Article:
Tech Strategies for Service Lines
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Screening patients for early signs of sepsis and use of sepsis bundles—a series of checklists and recommendations for providers to follow—have been implemented systemwide, especially in the EDs, ICUs, and medical-surgical units under multidisciplinary team approaches, Rincon says.
"The reality is that healthcare has evolved. In the past it has honored individual expertise and individual smartness," not working as a team, which she dubbed "colony smartness."
Nurses, too, had been used to working in silos. With the ICU "you need to work well with the emergency department and the medical-surgical units to coordinate care," Rincon says.
Under the program, intensivists and ICU-trained nurses use early warning software, advanced video, and remote monitoring to check on critical patients. Physicians monitor the system around the clock.
The system includes video camera feeds from each ICU patient room that sends patients' vital signs to eICU computer systems.
According to a review compiled by Rincon and her colleagues, ICU patients were screened for severe sepsis upon admission to one of 12 ICUs located in 10 hospitals between 2006 and 2008. In those years, nurses identified more than 5,000 patients meeting the criteria for severe sepsis. The evidence-based checklist program resulted in antibiotic administration that increased from 55% to 74% between 2006 and 2008 and central line placement (without infection) that increased from 33% to 50%.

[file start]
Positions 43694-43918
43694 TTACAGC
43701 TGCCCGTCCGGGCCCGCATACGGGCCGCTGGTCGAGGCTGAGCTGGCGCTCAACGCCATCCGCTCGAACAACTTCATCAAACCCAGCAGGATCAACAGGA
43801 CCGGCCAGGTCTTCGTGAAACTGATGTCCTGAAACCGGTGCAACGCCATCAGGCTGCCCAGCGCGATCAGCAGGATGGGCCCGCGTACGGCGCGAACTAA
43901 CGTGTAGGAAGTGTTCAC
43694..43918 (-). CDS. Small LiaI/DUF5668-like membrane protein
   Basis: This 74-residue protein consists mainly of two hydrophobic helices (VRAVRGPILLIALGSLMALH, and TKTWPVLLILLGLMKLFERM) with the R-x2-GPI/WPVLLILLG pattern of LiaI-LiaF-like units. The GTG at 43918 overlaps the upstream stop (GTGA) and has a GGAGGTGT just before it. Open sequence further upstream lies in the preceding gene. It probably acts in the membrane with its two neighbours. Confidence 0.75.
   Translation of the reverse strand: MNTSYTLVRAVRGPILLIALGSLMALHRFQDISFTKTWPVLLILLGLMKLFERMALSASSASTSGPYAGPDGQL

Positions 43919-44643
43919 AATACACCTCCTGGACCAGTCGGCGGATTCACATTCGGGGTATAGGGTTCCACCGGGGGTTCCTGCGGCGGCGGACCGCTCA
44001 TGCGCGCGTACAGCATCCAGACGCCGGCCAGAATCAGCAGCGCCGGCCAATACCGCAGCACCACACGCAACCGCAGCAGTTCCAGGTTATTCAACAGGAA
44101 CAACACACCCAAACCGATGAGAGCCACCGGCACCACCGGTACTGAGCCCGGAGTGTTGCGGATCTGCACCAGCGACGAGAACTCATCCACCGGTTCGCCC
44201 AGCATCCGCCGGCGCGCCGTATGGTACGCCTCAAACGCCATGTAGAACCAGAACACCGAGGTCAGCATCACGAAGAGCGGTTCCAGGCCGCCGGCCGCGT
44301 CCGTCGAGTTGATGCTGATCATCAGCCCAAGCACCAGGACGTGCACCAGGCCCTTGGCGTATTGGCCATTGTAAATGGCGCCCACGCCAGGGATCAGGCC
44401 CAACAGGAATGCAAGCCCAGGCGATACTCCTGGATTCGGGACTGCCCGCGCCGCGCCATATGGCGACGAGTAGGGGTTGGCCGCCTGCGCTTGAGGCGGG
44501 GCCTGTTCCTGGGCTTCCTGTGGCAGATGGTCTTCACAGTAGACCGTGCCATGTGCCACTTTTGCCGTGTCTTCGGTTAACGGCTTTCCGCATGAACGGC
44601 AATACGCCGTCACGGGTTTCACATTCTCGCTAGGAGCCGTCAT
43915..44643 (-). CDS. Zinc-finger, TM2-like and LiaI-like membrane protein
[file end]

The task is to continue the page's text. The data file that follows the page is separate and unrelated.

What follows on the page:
Sharing patient data electronically, eICU nurses are now able to check with specialists who are off-site, she says.
By tracking vital signs, lab results, and orders over a period of days, eICU nurses "may pick up subtle clues and take action to stop a decline" in patients, Rincon says.
Success key No 2: Electronic medical records
As hospital systems are spurred by the government to initiate widespread EMRs in their programs, an important concern is maintaining oversight of records for specific service lines, and that's what Texas Health Resources has done with an EMR automatic risk assessment tool designed to curtail hospital-acquired blood clots.
Three years ago, the THR officials initiated a project to use EMRs to assess each patient's risk of developing a condition, and since then they have continually upgraded the program to refine efficiencies and improve outcomes, says Velasco, the CMIO.
Physicians are alerted when patients are declared at risk for venous thromboembolism and then they can establish medication procedures. Since implementation of the program, the hospital system has seen a reduction in postoperative pulmonary embolism/deep vein thrombosis by more than 20%, Velasco says.
The support program includes a protocol that detects if preventive therapy is not ordered within a timely fashion after a patient's arrival at the hospital; an alert appears in the EMR, reminding the provider to order VTE prophylaxis and suggesting use of a VTE risk assessment calculator, a support tool. With the risk assessment calculator, a clinician uses preventive therapies, such as blood thinning medications and mechanical compression devices, to promote blood flow in patients.
Through its plan, THR achieved stage 1 meaningful use requirements and received federal and state Medicaid incentive payments. Developing a leadership committee to initiate the plan was a key to its work, Velasco says.
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